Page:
LeBron James to the Thunder? Why the wild trade would make sense

LeBron James, Los Angeles Lakers and Jalen Williams, Oklahoma City Thunder
LeBron James, Los Angeles Lakers and Jalen Williams, Oklahoma City Thunder / Joshua Gateley/GettyImages

There is something that Oklahoma City Thunder fans need to understand: LeBron James is definitely, probably not, certainly, potentially, absolutely not being traded. Maybe.

That's the level of confusion and speculation swirling around the NBA's biggest brand and one of the two greatest players in NBA history. Even as LeBron James defies Father Time and is in the midst of yet another All-NBA season, the Los Angeles Lakers are floundering on the very rim of the postseason race in the Western Conference.

Would the Lakers trade LeBron James?

After yet another desultory loss by the Lakers, rumors began circulating that LeBron, the Lakers or both sides were considering a trade to send the 21-year veteran and recently-named All-Star starter to a contending team. When LeBron then sat out the Lakers' next game, the rumors only spiked in volume.

These sorts of rumors are hardly brand new; Bill Simmons of The Ringer hypothesized on some LeBron trades earlier in the season and set off a whirlwind of speculation. What made the rumors different this time around was that they were not begun with speculation, but rather reporting from an NBA insider with a proven track record.

The James trade rumors took on a life of their own for 24 hours before LeBron's longtime friend and agent Rich Paul made a statement that "LeBron won't be traded, and we aren't asking to be."

It's possible that this is the end of the speculation. LeBron James has never been traded in any of his 21 seasons in the league, after all (he was technically sign-and-traded from Cleveland to Miami). But where there is smoke there is often fire, and even if LeBron and Rich Paul put it out this time around, there will be embers smoldering until they can reignite.

The idea of another team trading for LeBron James is seemingly far-fetched. He makes $47.6 million this season with a $51.4 million player option for next season. He is 39 years old and, despite his victories over aging thus far, will at some point soon begin to fall off, and has increasingly dealt with injuries over the past few seasons.

For a team to trade for James they would need to a title contender with enough matching salary to bring him in without disrupting their core, enough excess draft capital to make it worth the Lakers' while, and the long-range outlook not to be afraid of him walking this summer in free agency, to go play with his son Bronny James or elsewhere.

There are a few teams that could try and convince themselves that they fit that description, including the Golden State Warriors and Philadelphia 76ers. Ultimately, however, there is only one team in the entire NBA that truly fits that bill: the Oklahoma City Thunder.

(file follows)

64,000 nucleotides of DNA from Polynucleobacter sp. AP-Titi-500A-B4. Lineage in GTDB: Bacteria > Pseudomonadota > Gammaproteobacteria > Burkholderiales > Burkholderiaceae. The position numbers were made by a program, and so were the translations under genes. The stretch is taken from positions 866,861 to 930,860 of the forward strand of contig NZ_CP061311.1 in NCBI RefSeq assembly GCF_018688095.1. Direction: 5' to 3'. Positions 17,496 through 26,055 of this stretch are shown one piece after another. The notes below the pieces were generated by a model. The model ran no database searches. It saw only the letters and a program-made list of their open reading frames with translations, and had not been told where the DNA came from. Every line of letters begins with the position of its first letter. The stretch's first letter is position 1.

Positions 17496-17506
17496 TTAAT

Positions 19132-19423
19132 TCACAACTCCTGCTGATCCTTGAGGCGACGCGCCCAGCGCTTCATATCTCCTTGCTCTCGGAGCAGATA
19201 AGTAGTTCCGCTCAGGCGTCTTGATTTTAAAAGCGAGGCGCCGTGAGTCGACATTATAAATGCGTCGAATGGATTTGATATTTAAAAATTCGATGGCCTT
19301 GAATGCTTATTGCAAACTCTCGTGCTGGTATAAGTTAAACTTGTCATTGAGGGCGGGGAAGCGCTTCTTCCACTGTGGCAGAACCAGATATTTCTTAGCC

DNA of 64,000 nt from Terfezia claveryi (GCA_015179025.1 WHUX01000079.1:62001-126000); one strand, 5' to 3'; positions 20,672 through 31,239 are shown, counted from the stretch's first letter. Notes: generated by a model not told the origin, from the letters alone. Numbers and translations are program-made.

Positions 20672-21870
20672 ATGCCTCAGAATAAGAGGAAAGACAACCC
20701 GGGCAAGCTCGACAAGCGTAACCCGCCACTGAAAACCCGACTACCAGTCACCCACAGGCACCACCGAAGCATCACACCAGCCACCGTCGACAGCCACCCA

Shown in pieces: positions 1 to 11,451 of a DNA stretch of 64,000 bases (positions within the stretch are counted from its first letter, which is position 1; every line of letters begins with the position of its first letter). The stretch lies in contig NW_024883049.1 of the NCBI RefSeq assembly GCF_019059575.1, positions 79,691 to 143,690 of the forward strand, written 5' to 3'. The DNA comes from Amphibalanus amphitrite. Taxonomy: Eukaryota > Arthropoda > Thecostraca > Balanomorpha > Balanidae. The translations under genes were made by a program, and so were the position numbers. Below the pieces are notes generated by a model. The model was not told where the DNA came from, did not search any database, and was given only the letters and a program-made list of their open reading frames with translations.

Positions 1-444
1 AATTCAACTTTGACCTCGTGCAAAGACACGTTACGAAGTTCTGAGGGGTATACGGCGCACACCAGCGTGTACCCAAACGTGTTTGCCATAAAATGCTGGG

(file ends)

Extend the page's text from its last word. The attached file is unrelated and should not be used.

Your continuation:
The Thunder would be the perfect LeBron trade destination

The Thunder are awash in extra draft picks, both in the near-term and long-term. They have a large chunk of expiring money in Davis Bertans and Aleksej Pokusevski to get a deal started, and they are well under the luxury tax line to give them flexibility to take back more salary than they are sending out.

Assuming that Josh Giddey and Luguentz Dort are a part of the deal (you could swap Giddey out for another small salary, but Dort almost has to be in the deal to make the money work) the Thunder could deploy this lineup: Shai Gilgeous-Alexander, Cason Wallace, Jalen Williams, LeBron James and Chet Holmgren. Vasilije Micic, Isaiah Joe, Aaron Wiggins, Kenrich Williams and Jaylin Williams would all be ready off the bench, with the Thunder instantly being a contender to add players off of the buyout market.

The Thunder don't have many weaknesses as a team, but adding LeBron James would erase their size and strength one, at least in large part. He would give them a third unstoppable force on offense, he's a better shooter than Dort and Giddey, and his playmaking would only help on a team with weapons at every position.

LeBron would probably elect to walk in free agency to join another team; no one is expecting the biggest name in basketball to live in Oklahoma long-term. Yet if he did play out that final year of his contract, the Thunder would be the easy title favorites next season as well.

The Thunder will get expensive soon as their youg stars need to get paid; adding an expensive "star" right now is a difficult ask when you look at their long-term salary and the implications of team-building with the second-apron in place. That all goes away with James, as by the time Holmgren and Williams need to be paid he'll have moved on.

It's a fascinating possibility to consider. It's almost certainly a pipe dream; while James can't officially block a trade, he holds a lot of sway and could almost certainly guide his destination. Yet if he's looking for a legitimate run at a title, it's hard to argue with the success and the roster in Oklahoma City this season.

LeBron to the Thunder? It has a nice ring to it.